Secondly with the current economic climate tickets has become un- affortable as far as families are concerned – for a family of 4 and reasonable average good tickets
    @ R 150 each + the unsafe parking “fine ” @ R100.00 -adds up to R 700.00 an outing – without braaing and a couple of cooldrinks – can add up to R 1200.00 + for a afternoon of fun .
    In short – provide secure and safe parking without hassling from outside criminals , reduce ticket prices and everything will show a turnaround………….
    But that is only my view.

  • Gary

    There is only one way to bring uninterested fans back to the stadium, a better half time show combined with lower ticket prices. There would be plenty of :comedians, singers, bands, or other interesting acts ( if you put your mind to it you can think of hundreds of opportunities) I bet they would do it for free even, just for the great opportunity to play in front of the crowd.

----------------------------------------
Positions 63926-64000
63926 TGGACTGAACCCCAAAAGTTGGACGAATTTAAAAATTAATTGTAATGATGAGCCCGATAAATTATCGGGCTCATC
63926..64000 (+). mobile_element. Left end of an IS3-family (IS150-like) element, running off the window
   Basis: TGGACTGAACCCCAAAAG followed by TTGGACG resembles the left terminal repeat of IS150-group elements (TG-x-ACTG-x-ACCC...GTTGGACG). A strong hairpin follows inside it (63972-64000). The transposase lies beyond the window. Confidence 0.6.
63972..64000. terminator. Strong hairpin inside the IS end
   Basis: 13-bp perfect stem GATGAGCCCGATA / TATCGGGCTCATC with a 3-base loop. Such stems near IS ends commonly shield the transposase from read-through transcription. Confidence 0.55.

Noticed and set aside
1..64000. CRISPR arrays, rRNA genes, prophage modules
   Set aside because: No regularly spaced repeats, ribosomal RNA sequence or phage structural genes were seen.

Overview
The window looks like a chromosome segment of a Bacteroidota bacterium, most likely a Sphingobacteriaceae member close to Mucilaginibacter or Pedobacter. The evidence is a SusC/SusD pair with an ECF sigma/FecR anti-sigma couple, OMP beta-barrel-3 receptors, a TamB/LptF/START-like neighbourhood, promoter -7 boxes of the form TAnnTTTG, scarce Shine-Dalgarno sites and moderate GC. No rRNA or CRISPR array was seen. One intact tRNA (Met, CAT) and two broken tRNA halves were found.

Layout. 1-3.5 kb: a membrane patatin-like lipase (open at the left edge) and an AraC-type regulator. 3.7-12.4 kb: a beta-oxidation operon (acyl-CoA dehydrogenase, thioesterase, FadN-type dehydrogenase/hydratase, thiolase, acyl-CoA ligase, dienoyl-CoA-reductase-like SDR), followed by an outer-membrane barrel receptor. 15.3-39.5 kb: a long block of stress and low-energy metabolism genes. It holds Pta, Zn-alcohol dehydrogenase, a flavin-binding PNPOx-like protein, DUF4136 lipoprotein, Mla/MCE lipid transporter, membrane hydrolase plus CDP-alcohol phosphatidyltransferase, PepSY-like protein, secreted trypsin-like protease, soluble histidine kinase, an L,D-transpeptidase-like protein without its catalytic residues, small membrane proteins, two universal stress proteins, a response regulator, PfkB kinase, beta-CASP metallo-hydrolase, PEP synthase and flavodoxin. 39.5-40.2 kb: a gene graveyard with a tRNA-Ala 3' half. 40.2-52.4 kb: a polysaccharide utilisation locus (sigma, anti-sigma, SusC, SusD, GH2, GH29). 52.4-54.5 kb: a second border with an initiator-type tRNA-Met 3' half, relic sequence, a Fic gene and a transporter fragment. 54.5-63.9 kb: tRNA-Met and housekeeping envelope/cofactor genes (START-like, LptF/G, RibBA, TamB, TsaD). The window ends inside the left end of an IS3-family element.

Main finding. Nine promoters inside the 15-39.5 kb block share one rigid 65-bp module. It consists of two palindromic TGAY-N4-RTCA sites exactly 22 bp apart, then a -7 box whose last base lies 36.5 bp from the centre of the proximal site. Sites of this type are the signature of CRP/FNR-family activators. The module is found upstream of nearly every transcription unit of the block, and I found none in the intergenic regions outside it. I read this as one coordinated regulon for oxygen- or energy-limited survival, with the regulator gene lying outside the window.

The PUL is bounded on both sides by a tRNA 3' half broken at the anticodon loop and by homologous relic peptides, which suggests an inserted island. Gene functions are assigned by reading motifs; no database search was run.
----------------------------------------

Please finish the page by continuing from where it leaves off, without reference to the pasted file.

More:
By doing this crowds may come for the show and gain interest in the rugby, if it is cheap enough fans will come. The fuller the stadium becomes the bigger the stars you can attract and the more money made on concessions. Everybody wins

  • Nolies